The pricing of corporate debt is still a challenging and active research area in corporate finance. Starting with Merton (1974), many authors proposed a structural approach in which the value of the assets of the firm is modeled by a stochastic process, and all other variables are derived from this basic process. These structural models have become more complex over time in order to capture more realistic aspects of bankruptcy proceedings. The literature in this area emphasizes closed-form solutions that are derived by either partial differential equation methods or analytical pricing techniques. However, it is not always possible to build a comprehensive model with realistic model features and achieve a closed-form solution at the same time. In this paper, we develop a binomial lattice method that can be used to handle complex structural models such as ones that include Chapter 11 proceedings of the U.S. bankruptcy code. Although lattice methods have been widely used in the option pricing literature, they are relatively new in corporate debt pricing. In particular, the limited liability requirement of the equity holders needs to be handled carefully in this context. Our method can be used to solve the Leland (1994) model and its extension to the finite maturity case, the more complex model of Broadie, Chernov, and Sundaresan (2007), and others.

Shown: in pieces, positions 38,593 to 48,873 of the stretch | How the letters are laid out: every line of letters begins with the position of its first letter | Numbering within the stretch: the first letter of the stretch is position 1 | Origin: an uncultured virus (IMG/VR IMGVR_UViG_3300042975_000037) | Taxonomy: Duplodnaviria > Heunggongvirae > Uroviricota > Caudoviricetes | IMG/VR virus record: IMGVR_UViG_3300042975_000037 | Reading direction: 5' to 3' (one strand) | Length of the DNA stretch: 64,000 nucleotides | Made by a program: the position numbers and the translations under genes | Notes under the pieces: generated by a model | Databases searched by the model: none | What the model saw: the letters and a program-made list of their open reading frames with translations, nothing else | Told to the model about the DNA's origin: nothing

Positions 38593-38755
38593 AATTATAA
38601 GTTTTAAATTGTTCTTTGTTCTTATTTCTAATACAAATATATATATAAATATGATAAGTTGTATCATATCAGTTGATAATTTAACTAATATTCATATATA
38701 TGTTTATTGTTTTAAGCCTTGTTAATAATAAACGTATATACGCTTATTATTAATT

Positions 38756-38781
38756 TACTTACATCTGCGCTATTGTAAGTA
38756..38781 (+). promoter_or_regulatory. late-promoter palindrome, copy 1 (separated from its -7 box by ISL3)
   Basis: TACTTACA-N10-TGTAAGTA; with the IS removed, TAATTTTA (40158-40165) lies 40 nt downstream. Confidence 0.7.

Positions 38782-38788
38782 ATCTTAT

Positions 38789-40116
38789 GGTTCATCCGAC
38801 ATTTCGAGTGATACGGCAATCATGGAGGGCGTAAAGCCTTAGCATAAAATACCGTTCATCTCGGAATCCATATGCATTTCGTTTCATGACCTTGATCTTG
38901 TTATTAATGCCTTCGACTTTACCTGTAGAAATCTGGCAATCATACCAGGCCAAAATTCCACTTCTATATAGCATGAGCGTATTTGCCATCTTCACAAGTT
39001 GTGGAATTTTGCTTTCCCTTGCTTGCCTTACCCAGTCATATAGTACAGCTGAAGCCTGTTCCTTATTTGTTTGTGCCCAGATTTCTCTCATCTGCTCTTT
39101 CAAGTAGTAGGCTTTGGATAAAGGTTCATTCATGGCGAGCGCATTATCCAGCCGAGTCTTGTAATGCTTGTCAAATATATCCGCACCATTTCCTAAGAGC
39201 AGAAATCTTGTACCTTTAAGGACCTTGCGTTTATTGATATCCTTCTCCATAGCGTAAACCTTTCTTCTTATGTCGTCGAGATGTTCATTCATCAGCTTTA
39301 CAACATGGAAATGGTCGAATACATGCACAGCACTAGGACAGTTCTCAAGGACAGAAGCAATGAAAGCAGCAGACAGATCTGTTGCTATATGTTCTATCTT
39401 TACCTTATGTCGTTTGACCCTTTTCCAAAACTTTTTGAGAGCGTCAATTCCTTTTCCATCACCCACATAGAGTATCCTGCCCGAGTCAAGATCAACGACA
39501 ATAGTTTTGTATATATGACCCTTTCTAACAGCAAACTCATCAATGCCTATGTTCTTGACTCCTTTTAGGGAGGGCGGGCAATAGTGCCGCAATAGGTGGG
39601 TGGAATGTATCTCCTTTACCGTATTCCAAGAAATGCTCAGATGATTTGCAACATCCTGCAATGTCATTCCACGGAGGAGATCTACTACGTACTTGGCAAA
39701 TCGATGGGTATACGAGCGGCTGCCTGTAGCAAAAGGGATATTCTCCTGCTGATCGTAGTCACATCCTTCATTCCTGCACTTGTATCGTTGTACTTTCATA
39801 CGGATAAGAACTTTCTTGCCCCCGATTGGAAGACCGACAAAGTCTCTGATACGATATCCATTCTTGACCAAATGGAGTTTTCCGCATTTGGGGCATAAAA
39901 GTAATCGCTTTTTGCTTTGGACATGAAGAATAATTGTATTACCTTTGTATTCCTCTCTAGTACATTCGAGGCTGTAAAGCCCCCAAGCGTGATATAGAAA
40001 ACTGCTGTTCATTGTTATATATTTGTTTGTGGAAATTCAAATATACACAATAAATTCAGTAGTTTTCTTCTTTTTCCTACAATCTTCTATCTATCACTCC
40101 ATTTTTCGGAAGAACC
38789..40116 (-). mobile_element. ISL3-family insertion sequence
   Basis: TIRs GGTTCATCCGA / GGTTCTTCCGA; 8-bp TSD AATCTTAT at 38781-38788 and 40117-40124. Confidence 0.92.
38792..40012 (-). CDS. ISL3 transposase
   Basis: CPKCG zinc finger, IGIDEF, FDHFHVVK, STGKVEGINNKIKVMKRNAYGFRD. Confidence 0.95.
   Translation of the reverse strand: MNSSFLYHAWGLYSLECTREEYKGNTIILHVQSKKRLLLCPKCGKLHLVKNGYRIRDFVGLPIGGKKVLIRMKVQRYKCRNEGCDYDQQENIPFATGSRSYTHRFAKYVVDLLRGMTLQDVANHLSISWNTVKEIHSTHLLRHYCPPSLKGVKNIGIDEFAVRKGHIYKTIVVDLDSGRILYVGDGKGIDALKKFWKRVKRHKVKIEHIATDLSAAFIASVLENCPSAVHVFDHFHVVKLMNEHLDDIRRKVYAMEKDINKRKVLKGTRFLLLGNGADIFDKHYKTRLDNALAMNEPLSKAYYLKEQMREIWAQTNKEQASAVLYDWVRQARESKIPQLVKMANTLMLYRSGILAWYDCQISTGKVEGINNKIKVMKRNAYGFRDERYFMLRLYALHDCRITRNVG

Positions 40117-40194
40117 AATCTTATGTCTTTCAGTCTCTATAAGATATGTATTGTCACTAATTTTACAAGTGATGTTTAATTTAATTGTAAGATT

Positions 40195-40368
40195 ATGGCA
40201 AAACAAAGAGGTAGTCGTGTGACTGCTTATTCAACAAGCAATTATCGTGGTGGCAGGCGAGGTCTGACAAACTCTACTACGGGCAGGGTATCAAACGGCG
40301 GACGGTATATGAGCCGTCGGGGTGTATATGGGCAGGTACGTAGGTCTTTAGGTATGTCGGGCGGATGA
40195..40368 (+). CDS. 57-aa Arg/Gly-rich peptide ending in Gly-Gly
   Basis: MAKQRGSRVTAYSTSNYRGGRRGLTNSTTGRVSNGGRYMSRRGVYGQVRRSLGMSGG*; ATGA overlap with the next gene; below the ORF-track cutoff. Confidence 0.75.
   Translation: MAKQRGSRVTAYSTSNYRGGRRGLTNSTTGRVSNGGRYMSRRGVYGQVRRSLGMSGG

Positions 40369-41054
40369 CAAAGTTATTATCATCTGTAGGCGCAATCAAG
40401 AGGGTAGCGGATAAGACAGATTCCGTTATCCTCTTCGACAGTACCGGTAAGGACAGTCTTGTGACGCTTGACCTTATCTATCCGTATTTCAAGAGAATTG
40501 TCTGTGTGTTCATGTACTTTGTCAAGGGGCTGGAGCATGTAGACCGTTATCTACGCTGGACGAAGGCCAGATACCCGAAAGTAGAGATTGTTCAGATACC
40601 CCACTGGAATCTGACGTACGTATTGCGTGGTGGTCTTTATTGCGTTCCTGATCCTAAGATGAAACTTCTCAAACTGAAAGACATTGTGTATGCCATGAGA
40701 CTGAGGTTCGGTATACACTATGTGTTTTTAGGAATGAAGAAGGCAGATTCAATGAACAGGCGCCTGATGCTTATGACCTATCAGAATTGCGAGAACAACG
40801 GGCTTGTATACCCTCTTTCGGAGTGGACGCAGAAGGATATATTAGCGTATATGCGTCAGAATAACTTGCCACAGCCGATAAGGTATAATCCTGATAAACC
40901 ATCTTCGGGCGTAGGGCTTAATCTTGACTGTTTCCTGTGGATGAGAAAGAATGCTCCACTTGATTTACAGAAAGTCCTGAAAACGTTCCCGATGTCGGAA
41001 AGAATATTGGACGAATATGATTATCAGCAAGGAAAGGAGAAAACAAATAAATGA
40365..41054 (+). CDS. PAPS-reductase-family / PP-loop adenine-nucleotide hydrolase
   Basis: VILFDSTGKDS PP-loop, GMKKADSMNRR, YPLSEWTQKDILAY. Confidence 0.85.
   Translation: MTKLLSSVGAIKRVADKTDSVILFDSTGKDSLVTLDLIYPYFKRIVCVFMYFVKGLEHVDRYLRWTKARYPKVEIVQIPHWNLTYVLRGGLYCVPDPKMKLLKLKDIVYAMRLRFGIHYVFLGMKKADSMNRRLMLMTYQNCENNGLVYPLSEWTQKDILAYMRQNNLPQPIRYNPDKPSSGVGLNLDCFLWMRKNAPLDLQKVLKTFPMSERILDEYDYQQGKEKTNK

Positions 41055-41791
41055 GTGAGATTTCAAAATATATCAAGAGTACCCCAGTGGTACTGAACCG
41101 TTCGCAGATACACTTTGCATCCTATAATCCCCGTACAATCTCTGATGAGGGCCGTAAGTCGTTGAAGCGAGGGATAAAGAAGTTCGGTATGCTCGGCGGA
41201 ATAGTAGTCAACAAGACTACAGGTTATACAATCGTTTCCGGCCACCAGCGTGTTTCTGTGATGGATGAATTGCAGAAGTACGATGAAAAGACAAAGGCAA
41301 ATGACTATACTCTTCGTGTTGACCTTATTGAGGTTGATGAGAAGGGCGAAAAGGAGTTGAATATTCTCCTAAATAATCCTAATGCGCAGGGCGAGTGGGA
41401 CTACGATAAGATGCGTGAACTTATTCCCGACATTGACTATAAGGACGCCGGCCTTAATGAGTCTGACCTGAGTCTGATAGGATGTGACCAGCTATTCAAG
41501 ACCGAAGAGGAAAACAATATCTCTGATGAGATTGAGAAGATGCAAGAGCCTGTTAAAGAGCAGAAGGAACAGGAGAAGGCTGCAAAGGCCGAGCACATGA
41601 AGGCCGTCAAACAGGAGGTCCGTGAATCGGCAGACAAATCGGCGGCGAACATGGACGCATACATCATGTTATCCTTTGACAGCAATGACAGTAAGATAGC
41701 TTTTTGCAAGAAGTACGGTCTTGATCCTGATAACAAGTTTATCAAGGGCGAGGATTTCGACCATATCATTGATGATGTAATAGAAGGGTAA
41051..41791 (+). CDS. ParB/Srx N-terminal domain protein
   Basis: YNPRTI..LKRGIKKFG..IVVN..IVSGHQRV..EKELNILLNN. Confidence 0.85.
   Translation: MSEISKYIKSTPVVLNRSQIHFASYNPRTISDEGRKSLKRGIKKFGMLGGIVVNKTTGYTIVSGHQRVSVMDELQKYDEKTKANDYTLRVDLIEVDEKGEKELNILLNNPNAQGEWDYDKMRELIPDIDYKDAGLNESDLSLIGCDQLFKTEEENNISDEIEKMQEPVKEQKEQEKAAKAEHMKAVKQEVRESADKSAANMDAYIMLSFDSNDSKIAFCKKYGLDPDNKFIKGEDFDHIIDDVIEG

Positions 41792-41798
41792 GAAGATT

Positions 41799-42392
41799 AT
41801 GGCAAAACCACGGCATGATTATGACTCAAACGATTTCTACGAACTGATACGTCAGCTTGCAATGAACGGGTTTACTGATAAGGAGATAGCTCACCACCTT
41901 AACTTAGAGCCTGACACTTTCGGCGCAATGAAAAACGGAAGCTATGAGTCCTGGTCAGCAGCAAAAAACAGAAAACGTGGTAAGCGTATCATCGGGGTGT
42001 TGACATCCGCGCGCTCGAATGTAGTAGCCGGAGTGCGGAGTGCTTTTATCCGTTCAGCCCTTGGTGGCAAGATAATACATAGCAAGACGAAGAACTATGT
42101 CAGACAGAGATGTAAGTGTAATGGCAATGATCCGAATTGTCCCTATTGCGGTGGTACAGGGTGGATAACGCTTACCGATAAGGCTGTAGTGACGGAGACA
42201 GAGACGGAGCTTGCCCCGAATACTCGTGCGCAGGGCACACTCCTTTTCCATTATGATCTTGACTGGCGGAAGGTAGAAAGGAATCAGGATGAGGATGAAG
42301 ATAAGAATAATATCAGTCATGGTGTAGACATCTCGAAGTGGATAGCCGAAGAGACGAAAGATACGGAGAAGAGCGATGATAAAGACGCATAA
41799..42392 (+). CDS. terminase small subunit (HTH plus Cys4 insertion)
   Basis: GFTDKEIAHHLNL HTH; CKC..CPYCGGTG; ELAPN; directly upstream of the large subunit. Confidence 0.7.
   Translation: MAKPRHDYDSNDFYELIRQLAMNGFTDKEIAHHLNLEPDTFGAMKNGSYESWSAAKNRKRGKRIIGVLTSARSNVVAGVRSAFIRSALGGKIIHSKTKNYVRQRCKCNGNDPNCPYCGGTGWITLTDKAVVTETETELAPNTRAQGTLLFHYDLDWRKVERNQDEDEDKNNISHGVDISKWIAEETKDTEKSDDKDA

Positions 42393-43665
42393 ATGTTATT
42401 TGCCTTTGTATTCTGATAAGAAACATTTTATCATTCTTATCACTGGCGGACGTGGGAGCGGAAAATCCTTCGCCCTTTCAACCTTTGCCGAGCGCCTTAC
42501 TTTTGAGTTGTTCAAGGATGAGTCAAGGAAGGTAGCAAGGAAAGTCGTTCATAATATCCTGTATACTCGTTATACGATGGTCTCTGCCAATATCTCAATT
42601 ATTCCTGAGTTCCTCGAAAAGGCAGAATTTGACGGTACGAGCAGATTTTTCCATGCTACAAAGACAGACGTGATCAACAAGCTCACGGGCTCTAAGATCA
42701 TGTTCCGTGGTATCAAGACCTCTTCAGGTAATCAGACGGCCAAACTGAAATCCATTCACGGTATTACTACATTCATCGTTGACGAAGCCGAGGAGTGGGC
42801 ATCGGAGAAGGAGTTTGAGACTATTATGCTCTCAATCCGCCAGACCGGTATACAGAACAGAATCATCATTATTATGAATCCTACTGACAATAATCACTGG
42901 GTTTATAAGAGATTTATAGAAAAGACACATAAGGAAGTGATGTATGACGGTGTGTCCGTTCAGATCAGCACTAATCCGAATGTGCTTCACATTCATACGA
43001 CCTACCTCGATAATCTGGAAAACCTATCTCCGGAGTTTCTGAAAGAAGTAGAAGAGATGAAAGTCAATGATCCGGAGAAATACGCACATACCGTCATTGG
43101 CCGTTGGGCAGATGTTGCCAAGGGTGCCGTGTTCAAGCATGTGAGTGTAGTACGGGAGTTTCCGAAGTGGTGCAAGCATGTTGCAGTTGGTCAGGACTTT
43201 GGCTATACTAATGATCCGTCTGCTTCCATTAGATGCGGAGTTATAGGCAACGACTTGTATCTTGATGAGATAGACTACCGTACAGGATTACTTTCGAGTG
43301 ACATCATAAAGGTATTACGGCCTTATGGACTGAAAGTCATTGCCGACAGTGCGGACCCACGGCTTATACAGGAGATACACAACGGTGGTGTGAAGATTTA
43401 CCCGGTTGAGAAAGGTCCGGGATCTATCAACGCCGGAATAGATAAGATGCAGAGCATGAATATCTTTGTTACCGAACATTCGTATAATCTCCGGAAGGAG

Broadie, Mark, and O Kaya. "A binomial lattice method for pricing corporate debt and modeling Chapter 11 proceedings." Journal of Financial and Quantitative Analysis 42, no. 2 (June 2007): 279-312.
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